from their OS vendor and are discouraged or actively prevented from upgrading
them outside of complete OS upgrades while Windows users *must* install Python
and setuptools on their own, and thus are more able to upgrade those pieces
without triggering a complete OS upgrade.

While it is true that switching to ``.zip`` would align ``sdist`` with
``bdist_wheel`` in terms of format, this is not a very large benefit because
both formats are able to be manipulated with the Python standard library just
as easily and both require the same C library (``zlib``). It is also true that
Windows has support for ``.zip`` files out of the box but requires third party
software for ``.tar.gz``, however only 0.6% of downloads for sdists on PyPI are
initiated by browsers and we can assume that only a fraction of those 0.6% are
Windows users who want to manually extract the file and do not have a means of
extracting a ``.tar.gz``, particularly since Python itself can be used to
extract a ``.tar.gz`` via the command line since version 3.4. In addition, the
use of ``.tar.gz`` will result in smaller sdists which will reduce the amount
of bandwidth and disk space consumed by ``sdist`` files.

Removal Process

This PEP does **NOT** propose removing any existing files from PyPI, only
disallowing new ones from being uploaded. This restriction will be phased in on
a per-project basis to allow projects to adjust to the new restrictions where

First, any *existing* projects will be flagged to allow legacy file types to be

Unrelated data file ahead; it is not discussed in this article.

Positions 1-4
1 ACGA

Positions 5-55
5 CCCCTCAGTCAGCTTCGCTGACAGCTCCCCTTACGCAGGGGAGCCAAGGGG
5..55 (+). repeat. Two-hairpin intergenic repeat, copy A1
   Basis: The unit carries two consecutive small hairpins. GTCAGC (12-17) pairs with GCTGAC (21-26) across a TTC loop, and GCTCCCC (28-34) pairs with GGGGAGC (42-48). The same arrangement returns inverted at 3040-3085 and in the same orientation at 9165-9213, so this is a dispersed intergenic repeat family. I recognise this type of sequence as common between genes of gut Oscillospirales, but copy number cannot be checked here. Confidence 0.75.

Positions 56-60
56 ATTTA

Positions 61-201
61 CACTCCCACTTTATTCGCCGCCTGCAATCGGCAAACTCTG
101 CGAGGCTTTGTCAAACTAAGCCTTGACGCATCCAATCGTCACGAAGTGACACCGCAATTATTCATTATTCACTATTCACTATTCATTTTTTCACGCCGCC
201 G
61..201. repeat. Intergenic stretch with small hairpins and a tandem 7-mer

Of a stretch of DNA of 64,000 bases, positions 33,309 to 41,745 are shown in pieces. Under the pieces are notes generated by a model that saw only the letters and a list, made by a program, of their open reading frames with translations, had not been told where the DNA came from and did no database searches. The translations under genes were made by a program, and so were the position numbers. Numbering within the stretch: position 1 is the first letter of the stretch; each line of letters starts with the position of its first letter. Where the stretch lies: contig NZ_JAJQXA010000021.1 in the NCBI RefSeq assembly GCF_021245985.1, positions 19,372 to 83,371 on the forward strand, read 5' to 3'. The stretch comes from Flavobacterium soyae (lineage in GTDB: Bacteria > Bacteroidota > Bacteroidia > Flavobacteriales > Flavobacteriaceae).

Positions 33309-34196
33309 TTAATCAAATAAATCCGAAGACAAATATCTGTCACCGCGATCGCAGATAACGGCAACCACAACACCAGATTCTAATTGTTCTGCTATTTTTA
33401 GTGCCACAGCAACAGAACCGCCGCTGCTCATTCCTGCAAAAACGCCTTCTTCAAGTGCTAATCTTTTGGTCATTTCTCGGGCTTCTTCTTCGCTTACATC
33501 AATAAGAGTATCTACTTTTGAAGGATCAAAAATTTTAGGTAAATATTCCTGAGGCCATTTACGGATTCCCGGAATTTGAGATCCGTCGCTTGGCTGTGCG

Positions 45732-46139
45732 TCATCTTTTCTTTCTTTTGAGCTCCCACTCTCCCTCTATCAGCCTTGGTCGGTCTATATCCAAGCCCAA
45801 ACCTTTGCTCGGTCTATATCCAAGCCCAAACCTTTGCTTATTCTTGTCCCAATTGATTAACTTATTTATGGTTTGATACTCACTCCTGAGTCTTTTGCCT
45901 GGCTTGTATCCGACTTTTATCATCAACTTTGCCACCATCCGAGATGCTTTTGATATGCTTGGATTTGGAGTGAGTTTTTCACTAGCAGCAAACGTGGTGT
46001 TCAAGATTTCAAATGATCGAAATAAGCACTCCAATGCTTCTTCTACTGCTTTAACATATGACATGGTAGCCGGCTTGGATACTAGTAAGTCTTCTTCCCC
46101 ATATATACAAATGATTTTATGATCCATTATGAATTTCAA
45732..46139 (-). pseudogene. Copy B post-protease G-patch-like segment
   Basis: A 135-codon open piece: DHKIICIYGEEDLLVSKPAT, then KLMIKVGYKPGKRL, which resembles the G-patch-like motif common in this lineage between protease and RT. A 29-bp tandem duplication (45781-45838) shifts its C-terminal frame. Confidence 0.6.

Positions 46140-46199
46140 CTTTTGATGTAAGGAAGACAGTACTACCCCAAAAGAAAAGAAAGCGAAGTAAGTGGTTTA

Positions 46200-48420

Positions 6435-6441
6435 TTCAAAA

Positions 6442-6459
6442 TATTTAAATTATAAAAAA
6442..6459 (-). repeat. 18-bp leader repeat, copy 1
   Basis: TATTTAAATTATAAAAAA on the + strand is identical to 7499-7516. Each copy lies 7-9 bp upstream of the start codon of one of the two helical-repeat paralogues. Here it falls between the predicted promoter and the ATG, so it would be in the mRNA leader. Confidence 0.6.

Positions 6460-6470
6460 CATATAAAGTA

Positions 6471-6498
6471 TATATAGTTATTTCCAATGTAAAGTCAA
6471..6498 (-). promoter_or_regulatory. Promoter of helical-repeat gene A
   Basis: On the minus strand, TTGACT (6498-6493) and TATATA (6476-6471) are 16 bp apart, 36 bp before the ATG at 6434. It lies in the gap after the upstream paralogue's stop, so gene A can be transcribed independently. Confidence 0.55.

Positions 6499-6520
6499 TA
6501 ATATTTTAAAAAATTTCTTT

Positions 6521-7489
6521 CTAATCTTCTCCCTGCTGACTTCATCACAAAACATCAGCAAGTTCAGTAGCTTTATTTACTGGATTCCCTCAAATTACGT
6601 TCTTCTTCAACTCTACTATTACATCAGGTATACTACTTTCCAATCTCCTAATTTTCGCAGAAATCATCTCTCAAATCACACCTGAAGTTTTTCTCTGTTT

uploaded, and any project without that flag (i.e. new projects) will not be
able to upload anything but ``sdist`` with a ``.tar.gz`` extension,
``bdist_wheel``, and ``bdist_egg``. Then, any existing projects that have never
uploaded a file that requires the legacy file type flag will have that flag
removed, also making them fall under the new restrictions. Finally, an email
will be generated to the maintainers of all projects still given the legacy
flag, which will inform them of the upcoming new restrictions on uploads and
tell them that these restrictions will be applied to future uploads to their
projects starting in 1 month. This email should also contain work arounds for
older versions of Python/setuptools on Windows, to get a ``.tar.gz`` by
default. Finally, after 1 month all projects will have the legacy file type
flag removed, and support for uploading these types of files will cease to
exist on PyPI.

This plan should provide minimal disruption since it does not remove any
existing files, and the types of files it does prevent from being uploaded are
either not particularly useful (or used) types of files *or* they can continue
to upload a similar type of file with a slight change to their process.

Donald Stufft